Powering Up Performance

Tuesday, November 18, 2014 - 12:44

By Dr Malcolm Johnson FAIM

Time flies. Halfway through the financial year and performance targets have become a near and present reality. It’s here we ask, what can you change now to gain beneficial outcomes at the start of the new calendar year?

As we approach Christmas, some employees will be looking forward to performance bonuses. Others do not have this as part of their remuneration package. Within a single workforce, such disparity can set a discordant tone if remuneration arrangements are seen to lack fairness in terms of dollars (distributive justice) or organisational processes (procedural justice). Any resulting dissatisfaction with pay can lead to a decline in job performance and withdrawal behaviours such as absenteeism and voluntary turnover.

Remuneration has been described as a hygiene factor and knowing the staying rating and going rate (also known as the ‘market’ rate) plays an important part in that. But as we all know, it is human nature to quickly habituate to the prevailing rate of pay so that it ceases to have an enduring influence. Powering up performance depends on what you are trying to achieve. Do you want to boost efficiency or effectiveness?

A lot of this relies on a multifaceted approach which you may already be doing in whole or part. Recruiting the right people and training them extensively is foundational to performance. Research shows that this is considered a hotspot as 10 per cent of people will leave if they have inadequate training and are unable to fully use their skills and experience in their new role. This is an inclining figure.

Motivating people is the second approach that typically focuses on competitive compensation, incentives, and benefits (the market rate).  There are other aspects that also come into play including developmental performance management, promotion and career development, and offering job security. Extracts from the Australian Institute of Management’s Career Crossroads research shows that delivering on these aspects encourages people to remain in their organisation.

The third string to the performance bow relates to human resource practices that empower employees to use their skills and motivation to achieve organisational objectives. These include flexible work design, work teams, employee involvement, and information sharing.

Investment in this multifaceted approach to creating a high-performance work environment is epitomised in the findings of AIM’s Middle Management research. Employees see such initiatives as a way of employers investing in their employees for the long-term which results in them working harder to reciprocate.

Human Capital is another aspect that emphasises the composition of employee skills, knowledge and abilities. It is the key driver of performance, but which of these three approaches is going to you best performance outcomes? All three performance enhancing practices have significant and positive effects on human capital in the following order:

  1. Skill enhancing practices explain 48% of the variation in human capital performance
  2. Motivation enhancing practices explain 36% of the variation in human capital performance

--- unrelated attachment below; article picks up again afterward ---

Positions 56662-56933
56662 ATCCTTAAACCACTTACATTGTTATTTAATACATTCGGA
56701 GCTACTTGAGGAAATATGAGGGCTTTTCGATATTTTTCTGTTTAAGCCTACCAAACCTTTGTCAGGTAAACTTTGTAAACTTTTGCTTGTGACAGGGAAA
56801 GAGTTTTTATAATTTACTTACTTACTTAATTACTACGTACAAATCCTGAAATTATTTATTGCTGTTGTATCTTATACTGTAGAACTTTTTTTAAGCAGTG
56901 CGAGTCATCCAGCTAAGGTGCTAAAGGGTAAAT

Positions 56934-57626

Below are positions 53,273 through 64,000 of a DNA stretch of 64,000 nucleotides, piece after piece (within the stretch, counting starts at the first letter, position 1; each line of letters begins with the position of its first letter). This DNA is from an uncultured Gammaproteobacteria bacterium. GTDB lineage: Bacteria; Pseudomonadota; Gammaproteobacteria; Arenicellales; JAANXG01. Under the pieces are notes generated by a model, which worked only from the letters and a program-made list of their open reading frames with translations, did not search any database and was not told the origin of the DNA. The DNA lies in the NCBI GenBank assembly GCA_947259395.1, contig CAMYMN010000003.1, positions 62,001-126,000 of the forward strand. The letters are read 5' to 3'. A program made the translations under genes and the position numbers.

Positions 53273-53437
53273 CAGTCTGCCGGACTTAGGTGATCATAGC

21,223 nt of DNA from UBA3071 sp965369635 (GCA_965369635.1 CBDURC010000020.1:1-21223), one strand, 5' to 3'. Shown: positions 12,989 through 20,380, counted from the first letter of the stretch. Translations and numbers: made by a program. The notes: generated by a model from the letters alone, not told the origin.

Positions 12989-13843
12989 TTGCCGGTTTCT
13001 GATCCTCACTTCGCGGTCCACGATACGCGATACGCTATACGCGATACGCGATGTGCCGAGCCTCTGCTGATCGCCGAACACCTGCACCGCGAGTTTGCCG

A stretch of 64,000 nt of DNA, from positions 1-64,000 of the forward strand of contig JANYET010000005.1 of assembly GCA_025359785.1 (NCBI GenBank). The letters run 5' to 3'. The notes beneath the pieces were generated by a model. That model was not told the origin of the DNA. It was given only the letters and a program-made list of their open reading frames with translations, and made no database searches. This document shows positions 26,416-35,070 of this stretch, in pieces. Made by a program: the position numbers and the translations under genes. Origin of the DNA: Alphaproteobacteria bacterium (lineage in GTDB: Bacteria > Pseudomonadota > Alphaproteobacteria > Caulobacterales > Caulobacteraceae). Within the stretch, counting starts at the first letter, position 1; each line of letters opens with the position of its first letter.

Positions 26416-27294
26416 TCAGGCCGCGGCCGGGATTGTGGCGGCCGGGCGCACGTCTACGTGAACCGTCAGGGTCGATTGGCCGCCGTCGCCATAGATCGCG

3. Opportunity enhancing practices explain 16%

In terms of motivation, all three human resource practices again have significant and positive effects but performance outcomes are influenced differentially:

  1. Motivation enhancing practices explain 45% of variation performance outcomes
  2. Opportunity enhancing practices explain 38% of motivation performance
  3. Skill enhancing practices explain only 17%

Ultimately, it comes down to what organisational objectives you are trying to achieve through your people. If it is about ramping up your competitive advantage through human capital your best returns will come from focusing first and foremost on the employee skills, knowledge and abilities. Supporting this will be motivation enhancing practices backed by opportunity enhancing practices through job design and related initiatives.

If you want to attract and retain capable people who are motivated to seek out new opportunities to grow the business then you might change your emphasis in the New Year to programs that highlight motivation enhancing practices. These would include promotion and career development, developmental performance, competitive compensation, incentives and rewards, and job security. You can back this focus by rethinking how your people can work more effectively through flexible job design, work teams, employee involvement, and information sharing.

Powering up performance requires clarity about the outcomes being sought and then being intentional about the degree of emphasis to be placed on each of the three human resource practices.  One thing is clear, enhancing the acquisition of skill, boosting motivation, and encouraging opportunity seeking behaviours will boost financial outcomes. The latest research confirms that this uplifts financial outcomes by 27 per cent; surely a good way to start the New Year.

End Notes:

Johnson, M. (2014). Career Crossroads, AIM.

Jiang, K., Lepak, D.P., Hu, J., Baer, J.C. (2012). How Does Human Resource Management Influence Organizational Outcomes? A Meta-analytic Investigation of Mediating Mechanisms.Academy of Management Journal, 55, 6, 1264-1294.

State of the Service Report 2014

Dr Malcolm Johnson FAIM is National Director, Research and Thought Leadership at the Australian Institute of Management. Malcolm’s contribution to enhanced management practices has been recognised through coverage in publications ranging from BRW, Asset, InFinance and Money Management to the Australian Financial Review and The Australian.